Western flicks.

02. Has it been a struggle getting your first book published?

I waited years for someone to write a book on Psychobilly and it never happened, so eventually I thought I would write one myself. That became ‘Let’s Wreck: Psychobilly Flashbacks From the Eighties and Beyond.’ It’s a pretty slim book that was part history of Psychobilly and part recollections of how I originally got in to the genre and my experience singing in a number of low-level Psychobilly & Trash bands. I financed the publishing of that myself, on the imprint Stormscreen Productions, using a well-rattled visa card but thankfully the book sold pretty well. That allowed me to publish, ‘Vinyl Dementia’, and then an early version of the novel ‘Psychobilly’. This then led to my publishing deal with Cherry Red Records for ‘Hell’s Bent On Rockin’.

03. Where did you see the first piece you had written in print, how did that feel?

I had an article on Blaxploitation films published in Total Film magazine and I was buzzing with excitement. They made a pretty big spread of it, it looked fantastic and they paid me £110 for writing it. I thought that was my writing career off to a flyer… then I never made a bean for another three years.

04. What were the main reasons that you started to write seriously?

I always felt, and still do really, that two of my favourite things – Psychobilly culture & exploitation paperbacks – have always deserved a bigger audience and some decent books. That’s what drove me to get started and that’s probably still what keeps me bashing my keyboard.

05. What’s a typical working day like when you are writing?

In the past few years as I’ve been writing regularly for magazines it helps to have a lot of deadlines and stay motivated. When I’m writing fiction I sometimes go long periods of time without doing much other than research but when I really get into it on a daily basis I listen to music for a bit to get me into it then just write solid for 2-3 hours, take a break for 10 mins then repeat. The first half hour of each session is usually shite that gets edited out but if I get in the swing I never notice the
time passing.

06. What were your teenage experiences that helped to shape your later mindset?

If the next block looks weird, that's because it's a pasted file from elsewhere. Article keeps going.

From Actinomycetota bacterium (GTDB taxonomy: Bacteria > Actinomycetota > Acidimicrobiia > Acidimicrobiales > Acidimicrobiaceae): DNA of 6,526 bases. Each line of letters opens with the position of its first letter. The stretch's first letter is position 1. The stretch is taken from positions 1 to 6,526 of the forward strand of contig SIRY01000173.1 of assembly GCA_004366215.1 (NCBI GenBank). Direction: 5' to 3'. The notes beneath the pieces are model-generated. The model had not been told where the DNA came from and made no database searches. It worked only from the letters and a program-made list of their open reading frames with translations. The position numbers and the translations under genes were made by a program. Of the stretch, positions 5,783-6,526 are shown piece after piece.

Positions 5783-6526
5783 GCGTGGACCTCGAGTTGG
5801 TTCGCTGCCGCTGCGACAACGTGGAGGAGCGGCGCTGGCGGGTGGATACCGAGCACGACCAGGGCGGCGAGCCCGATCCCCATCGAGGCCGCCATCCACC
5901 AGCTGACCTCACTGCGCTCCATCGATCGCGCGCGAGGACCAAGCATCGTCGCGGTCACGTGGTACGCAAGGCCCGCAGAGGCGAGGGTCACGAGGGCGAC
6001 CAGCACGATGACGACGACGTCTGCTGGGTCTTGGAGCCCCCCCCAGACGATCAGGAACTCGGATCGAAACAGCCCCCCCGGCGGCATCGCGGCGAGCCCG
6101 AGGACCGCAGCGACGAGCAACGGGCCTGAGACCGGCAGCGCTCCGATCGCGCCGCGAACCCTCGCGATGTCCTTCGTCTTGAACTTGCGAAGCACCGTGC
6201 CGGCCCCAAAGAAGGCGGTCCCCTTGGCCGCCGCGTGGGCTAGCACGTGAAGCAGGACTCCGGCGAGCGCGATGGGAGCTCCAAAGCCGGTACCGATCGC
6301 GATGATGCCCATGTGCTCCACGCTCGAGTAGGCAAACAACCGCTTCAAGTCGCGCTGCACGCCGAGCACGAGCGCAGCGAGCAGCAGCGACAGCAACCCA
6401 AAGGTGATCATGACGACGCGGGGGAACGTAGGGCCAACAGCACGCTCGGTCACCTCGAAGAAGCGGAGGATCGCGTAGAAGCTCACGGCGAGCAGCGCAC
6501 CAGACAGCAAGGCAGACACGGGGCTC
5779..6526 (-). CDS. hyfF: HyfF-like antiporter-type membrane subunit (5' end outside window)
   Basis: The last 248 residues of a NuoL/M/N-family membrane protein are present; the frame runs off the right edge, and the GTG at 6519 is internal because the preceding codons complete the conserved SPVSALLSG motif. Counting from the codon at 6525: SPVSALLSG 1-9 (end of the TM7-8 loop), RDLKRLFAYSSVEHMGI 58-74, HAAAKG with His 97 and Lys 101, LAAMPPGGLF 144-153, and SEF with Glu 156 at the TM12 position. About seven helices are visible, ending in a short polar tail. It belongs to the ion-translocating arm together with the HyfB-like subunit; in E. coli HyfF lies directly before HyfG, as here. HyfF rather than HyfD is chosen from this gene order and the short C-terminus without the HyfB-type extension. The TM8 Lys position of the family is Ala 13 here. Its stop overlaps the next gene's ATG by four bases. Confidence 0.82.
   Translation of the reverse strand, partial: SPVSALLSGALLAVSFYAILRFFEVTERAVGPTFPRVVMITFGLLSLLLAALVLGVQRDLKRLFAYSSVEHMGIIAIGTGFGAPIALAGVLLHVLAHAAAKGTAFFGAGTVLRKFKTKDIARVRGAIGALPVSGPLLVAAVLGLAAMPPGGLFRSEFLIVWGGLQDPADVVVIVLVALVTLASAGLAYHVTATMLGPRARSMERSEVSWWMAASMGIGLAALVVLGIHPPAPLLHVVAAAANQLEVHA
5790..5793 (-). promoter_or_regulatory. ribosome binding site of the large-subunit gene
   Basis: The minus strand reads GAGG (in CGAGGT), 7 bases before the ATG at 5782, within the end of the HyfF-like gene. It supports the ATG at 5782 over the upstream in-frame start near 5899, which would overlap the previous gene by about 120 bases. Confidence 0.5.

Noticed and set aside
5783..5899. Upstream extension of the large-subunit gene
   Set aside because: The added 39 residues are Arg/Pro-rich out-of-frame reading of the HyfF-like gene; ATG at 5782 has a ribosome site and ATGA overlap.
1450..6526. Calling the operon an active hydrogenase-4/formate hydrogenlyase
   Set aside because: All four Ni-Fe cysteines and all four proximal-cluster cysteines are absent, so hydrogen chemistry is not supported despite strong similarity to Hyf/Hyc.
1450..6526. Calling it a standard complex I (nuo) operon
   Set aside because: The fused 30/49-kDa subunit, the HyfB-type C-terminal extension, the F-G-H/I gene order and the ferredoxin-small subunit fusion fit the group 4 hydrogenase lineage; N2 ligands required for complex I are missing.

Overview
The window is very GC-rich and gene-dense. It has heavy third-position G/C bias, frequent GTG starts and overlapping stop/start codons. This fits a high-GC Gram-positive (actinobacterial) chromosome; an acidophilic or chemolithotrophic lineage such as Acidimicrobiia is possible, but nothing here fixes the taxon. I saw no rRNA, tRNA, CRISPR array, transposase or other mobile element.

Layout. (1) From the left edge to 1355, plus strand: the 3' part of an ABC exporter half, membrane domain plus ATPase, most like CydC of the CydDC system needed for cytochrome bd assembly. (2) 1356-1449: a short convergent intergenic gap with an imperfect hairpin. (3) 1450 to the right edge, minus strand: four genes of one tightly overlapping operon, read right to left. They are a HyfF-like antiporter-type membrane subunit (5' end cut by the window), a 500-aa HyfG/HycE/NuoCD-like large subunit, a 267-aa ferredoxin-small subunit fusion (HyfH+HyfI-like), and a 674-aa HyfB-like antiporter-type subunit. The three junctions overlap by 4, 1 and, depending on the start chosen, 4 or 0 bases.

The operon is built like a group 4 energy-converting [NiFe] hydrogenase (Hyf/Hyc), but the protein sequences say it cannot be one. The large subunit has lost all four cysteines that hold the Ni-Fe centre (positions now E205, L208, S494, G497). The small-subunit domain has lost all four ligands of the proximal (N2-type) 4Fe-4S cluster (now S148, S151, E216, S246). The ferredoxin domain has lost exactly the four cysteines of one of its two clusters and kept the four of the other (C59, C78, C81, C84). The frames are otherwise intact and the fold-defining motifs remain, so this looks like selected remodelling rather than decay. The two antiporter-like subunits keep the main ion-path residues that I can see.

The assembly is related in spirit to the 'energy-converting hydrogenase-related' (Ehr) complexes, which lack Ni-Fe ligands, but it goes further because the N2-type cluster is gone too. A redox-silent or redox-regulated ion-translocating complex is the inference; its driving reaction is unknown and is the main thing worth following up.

So far all my fiction has been a thinly-veiled re-run of my teenage years with names & places changed to protect the guilty. Apart from my Western novel ‘Apache Gold’ – I’ve never been a bloodthirsty 19th Century Lawman (as far as I can remember).

07. What was it like in the 80s to be involved in Street Cultures, what were your pointers and outlook?

I know history would like to paint the 1980’s as a time of shite pop and yuppies but it was fiercely tribal. If you did decide to get involved in a subculture it was an amazing buzz because you got to meet people from all over the country and really feel part of something but it also meant that there was a lot of hassle from other subcultures. When me and my mates went out in Glasgow there were only a few pubs & clubs that would even let you through the door. This created an ‘alternative’ scene that rubbed shoulders with Punks, Goths, Skins and Scooterists. I loved this part of it as I’ve always had a wide range of musical tastes. Glasgow has always had a lot of religious and territorial divisions over the years and the alternative scene seemed to ignore that – which was a bonus.

08. What was that 80s period in London like for you as a young man outside of the Music world?

When a group of us first travelled down in the late 1980’s to the legendary Klub Foot in Hammersmith’s Clarendon Hotel that was like entering Psychobilly Valhalla. The Glasgow Psychobilly scene was not huge so to see that many Psychobillies and top bands in one room was jaw-dropping. To be honest, my memories of every trip down to the big smoke are pretty sketchy. I was usually spark out with the booze before we reached Watford Gap but a few years later I played a gig at The Sir George Robey and that was pretty special as well. Both those venues have now been demolished and when I went to the 12 Bar in Soho last November it shut down a few weeks later – I must be a fucking jinx.

09. How did the Media distort what was going on with youth culture at that time?

Ah, don’t get me started. Apart from a brief love-affair with the music papers in the early 1980’s, Psychobilly has literally been starved of the oxygen of mainstream publicity since 1988. It’s as if it has never existed even though it has never been gone. The music press have always created an idealised picture of what they want people to believe is ‘hot’. The NME inflated the whole shoegaze / C86 Indie scene because it suited them but look in the actual Indie charts of the mid-late 80s – sure that type of stuff was selling but so were loads of Psychobilly, Trash and punk releases. Sounds was the only rock weekly that really reflected what was happening but unfortunately it closed down. I’m still dumbstruck by how little coverage some underground music genres receive.